It would be over much quicker if it weren’t for Ottway. He’s been out in the middle of nowhere before. He’s hunted animals. Wolves in fact. He understands them. And he’s their only chance at survival.
And the assessment is that out here, they’re toast. They need to get to the forest, where they’ll have cover. But if dealing with hungry killer wolves weren’t bad enough, the lawless Pike disagrees with nearly everything Ottway suggests. Pike wants to be the leader here, and his continual insubordination is threatening to kill them from the inside before they’re killed from the outside.
There are no big plot twists here. No surprises. No trickery or unique structure. It’s a very simple story. Group of Men vs. Group of Wolves. Battle for survival. And what makes it so compelling, is that the men are so grossly overmatched. They’re out of their element, starving, freezing, and the only one that understands the gravity of their predicament is a man that just yesterday wanted to end his life.
What I loved about The Grey was just how realistic it all was. You could feel the ice on your fingers. You could hear the wind kicking up the snow. And Carnahan and Jeffers supplement it with an “in your face” style full of italics and underlines. Normally that stuff annoys me, but here, it feels appropriate, as it embodies the immediacy and second-to-second struggle these men are going through.
And there’s something about Ottway that just makes you root for him. I love characters who want to end their life, only to be thrown in a situation where they must fight for it. Outside of the irony, it’s moving to see that moment a character realizes just how valuable life is. Ottway spends much of the opening speaking in voice over and his words are so real, so intense, they pierce you, bonding you with this man forever. As the odds become stacked higher and higher against him, you pray that beyond all reason, he’ll somehow find a way to survive, to find shelter, to find help. And yet, instinctively, you know no one’s coming to help him.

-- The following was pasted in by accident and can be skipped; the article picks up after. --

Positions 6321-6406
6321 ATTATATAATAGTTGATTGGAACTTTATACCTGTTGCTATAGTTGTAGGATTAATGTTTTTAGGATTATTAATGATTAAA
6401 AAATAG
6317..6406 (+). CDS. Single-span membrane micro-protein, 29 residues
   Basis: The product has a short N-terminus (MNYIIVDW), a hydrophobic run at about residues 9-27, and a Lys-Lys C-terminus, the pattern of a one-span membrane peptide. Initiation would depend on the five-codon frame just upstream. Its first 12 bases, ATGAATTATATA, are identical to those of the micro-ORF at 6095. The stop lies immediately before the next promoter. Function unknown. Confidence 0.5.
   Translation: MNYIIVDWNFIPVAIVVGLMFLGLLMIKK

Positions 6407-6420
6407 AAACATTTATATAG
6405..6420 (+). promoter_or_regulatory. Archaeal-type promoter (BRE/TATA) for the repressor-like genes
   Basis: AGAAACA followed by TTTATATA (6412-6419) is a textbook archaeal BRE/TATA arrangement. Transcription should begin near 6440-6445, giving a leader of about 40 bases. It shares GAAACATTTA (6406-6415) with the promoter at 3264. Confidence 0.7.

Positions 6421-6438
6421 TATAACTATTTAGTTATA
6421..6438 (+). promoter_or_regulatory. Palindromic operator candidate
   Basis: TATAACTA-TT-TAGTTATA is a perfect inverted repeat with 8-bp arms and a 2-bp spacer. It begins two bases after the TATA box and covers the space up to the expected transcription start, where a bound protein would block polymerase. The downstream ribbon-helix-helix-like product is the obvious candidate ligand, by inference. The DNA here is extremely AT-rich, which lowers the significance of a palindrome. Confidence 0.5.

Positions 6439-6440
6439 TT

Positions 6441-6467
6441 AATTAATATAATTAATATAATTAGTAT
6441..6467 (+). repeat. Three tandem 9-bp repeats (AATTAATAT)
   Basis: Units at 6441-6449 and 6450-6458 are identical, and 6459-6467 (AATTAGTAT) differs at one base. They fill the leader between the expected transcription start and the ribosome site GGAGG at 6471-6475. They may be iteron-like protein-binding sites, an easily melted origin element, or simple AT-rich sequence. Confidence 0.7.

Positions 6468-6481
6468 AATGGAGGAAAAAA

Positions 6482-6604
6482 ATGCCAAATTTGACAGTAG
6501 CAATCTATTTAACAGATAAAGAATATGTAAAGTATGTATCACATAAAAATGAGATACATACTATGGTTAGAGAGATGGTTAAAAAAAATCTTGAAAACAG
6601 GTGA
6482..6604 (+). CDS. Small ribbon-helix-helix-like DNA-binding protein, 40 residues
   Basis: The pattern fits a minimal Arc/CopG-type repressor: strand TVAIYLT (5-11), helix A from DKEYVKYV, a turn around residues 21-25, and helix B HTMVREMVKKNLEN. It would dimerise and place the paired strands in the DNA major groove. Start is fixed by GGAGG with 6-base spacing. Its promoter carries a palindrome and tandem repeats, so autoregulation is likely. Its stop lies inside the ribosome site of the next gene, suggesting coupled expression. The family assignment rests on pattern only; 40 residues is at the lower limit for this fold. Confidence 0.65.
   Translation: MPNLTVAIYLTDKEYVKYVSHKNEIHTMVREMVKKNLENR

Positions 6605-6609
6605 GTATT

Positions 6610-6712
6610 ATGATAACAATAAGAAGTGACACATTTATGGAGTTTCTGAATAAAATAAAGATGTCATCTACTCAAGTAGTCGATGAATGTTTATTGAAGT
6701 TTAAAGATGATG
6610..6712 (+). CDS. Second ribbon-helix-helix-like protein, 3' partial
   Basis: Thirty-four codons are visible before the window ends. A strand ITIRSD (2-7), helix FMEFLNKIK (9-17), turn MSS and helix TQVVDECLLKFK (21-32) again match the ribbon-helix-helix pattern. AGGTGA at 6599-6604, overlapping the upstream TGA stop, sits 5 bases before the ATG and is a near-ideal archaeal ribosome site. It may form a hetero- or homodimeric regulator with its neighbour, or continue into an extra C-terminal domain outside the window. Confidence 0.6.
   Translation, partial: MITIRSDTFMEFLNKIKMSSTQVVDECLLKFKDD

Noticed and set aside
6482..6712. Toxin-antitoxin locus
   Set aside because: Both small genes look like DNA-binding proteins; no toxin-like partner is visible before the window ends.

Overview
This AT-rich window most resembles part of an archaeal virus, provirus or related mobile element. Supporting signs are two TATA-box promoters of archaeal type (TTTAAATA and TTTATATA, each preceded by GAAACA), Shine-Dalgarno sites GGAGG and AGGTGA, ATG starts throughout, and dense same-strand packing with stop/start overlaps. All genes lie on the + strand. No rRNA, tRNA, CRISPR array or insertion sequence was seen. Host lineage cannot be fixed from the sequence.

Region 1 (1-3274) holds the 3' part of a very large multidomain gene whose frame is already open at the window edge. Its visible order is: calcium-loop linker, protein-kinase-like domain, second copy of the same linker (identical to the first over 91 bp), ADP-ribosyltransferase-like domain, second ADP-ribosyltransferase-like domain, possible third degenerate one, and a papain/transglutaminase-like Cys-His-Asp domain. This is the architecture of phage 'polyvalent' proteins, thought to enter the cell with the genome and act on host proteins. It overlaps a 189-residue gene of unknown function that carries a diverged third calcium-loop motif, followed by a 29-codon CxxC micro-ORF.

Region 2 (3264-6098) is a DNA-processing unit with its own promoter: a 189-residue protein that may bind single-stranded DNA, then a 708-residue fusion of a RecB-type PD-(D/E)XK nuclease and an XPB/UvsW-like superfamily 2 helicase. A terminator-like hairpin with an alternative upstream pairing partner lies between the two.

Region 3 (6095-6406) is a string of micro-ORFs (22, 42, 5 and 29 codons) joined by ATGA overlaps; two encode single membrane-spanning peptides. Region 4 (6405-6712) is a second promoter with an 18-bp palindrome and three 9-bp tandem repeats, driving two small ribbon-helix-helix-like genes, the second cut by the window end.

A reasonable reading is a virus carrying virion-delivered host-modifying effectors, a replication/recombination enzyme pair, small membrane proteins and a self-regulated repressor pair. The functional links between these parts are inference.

And then of course there’s the wolves. Oh the wolves. They’ll do what no other wolves would dare do. Run right into the pack, snatch you away, and chow on your throat as they drag you back to their kill den. This ain’t the French-kissing Taylor Lautner kind of wolf, nosiree. But the most terrifying of them all is the Alpha Male, the wolf that’s even bigger than all the other abnormally large wolves. Watching him observe these men from a distance, seeing eyes that almost appear intelligent, plotting, is what brings the reality of this situation to bear. And one of the cooler threads was the parallel between the alpha male relationship to the wolves in the wolfpack, and the alpha-male relationship to the humans in the human pack. As we jump back and forth, we realize these carnivores aren’t that much different from each other. It was all just done to perfection.
If there’s something that can be improved, it’s probably the secondary characters. Outside of Flannery and Pike, none of the other men stood out. And there’s a lot of places you can go with a pool of murderers and ex-cons. I thought that could’ve been fun to explore. But this is a 2007 draft, so I have a feeling they may have addressed that issue. Still, I hope they haven’t messed with anything else. This was an intense harsh thrill-packed ride from cover to cover, and I think it works perfectly the way it is.
[ ] What the hell did I just read?
[ ] wasn’t for me
[ ] worth the read
[ ] genius
What I learned: Voice over is one of those things that, unless you know what you’re doing, you just shouldn’t fuck with. But when done well, it does a great job of quickly connecting you to the main character – helping you identify with and care for them in a manner that’s just not possible without hearing their thoughts. I dare you to read the opening 10 pages, hear Ottway’s voice over, and not sympathize with him, not want to root for him.